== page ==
Like that cluster of jellyfish at the Swedish nuclear plant, House Republicans have clogged a bid to keep the federal government open. They took hostage the temporary spending measure passed by the Senate and issued a ransom note saying, “Defund Obamacare, or else.”
Is this any way to run a government? Of course not, but here we go with another meltdown. Last time, it produced the sequester, a witless approach to spending cuts.
Like it or not, the Affordable Care Act passed Congress, was signed by the president and was affirmed as constitutional by the U.S. Supreme Court. In addition, the fellow who pushed this through was re-elected president.
In an op-ed for USA Today, U.S. Rep. Cathy McMorris Rodgers, R-Wash., wrote, “They’ve refused to sit down and engage in a dialogue.” On Obamacare, yes. On the budget, it’s a different story.
The way this normally works is that both chambers adopt a budget, then negotiate the differences. The House and Senate passed their budgets in the spring. For the Democratic-controlled Senate, this was noteworthy because it had failed to pass a budget in recent years. Republicans were right to criticize that inaction.
But since passing a budget, U.S. Sen. Patty Murray and Democratic colleagues have made many attempts to open negotiations with the House. Each time, a Republican has used Senate rules to block the move. So Congress has had months to find compromises on a dozen appropriation bills. The farm bill – five years in the making – still hasn’t passed. When it became clear that the defund-Obamacare gambit would fail, House Speaker John Boehner urged Senate Democrats to come to the table at the last second. Was this the plan from the beginning? We don’t know, but those talks should have taken place months ago.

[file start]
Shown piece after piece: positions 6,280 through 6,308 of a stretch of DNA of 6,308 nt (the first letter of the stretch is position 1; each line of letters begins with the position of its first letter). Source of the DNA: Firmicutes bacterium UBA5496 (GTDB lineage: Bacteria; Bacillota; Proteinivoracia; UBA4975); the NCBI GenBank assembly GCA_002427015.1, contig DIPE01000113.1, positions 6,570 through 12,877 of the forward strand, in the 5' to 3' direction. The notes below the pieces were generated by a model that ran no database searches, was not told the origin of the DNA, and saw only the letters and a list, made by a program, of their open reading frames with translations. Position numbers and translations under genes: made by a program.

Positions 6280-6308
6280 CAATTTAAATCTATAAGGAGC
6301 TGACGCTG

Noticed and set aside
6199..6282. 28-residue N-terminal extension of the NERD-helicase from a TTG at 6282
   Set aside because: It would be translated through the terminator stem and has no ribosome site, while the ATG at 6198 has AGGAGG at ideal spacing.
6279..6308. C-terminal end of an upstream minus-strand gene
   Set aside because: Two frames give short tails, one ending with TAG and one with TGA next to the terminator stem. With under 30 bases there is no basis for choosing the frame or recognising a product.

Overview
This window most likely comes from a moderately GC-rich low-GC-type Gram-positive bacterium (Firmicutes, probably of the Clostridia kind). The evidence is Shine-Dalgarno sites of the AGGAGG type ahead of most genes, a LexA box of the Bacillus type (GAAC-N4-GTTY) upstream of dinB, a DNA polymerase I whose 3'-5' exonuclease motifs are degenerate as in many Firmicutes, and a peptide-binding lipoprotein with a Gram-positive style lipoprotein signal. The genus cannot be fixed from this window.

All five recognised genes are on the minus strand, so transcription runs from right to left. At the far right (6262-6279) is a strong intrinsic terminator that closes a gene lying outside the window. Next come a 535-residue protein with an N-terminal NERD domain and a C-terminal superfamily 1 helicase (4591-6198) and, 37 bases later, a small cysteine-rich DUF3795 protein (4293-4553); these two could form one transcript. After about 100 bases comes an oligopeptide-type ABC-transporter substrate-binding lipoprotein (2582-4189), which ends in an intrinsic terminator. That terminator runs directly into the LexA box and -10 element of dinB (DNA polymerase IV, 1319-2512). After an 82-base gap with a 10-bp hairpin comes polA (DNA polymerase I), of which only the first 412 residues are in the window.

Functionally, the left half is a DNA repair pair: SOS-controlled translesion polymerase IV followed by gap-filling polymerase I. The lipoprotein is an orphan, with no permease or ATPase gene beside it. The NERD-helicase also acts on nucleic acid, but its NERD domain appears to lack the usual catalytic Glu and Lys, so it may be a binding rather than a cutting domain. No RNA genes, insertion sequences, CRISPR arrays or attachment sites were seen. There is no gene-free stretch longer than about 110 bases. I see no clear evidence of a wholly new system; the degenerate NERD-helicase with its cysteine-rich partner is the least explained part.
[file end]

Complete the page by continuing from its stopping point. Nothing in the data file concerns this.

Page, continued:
Last Sunday, Rep. Raul Labrador, R-Idaho, was asked on “Meet the Press” whether he would be willing to vote for a clean temporary spending bill, meaning Obamacare would be set free. His reply was telling:
“I am not,” Labrador said. “But I think there’s enough people in the Republican Party who are willing to do that. And I think that’s what you’re going to see.”
It seems as if they knew this ploy wouldn’t work, but they proceeded anyway. As if the 41 votes to repeal Obamacare didn’t make their position sufficiently clear. Now this distraction threatens to infect the debate over raising the debt ceiling, an impasse with more dire consequences. Failing to pay the bills would damage the economy and nation’s credit rating.
The Concord Coalition, a bipartisan group of former congressional moderates, nailed the problem:
“While fights over policy matters are not unusual in the appropriations process, it is unrealistic and unreasonable to condition funding for all appropriated programs on the dismantling of one particular program,” Executive Director Robert Bixby said.
Moderates of both parties are calling for an end to this melodrama so Congress can take up the serious work members were sent to do.
Time to move on.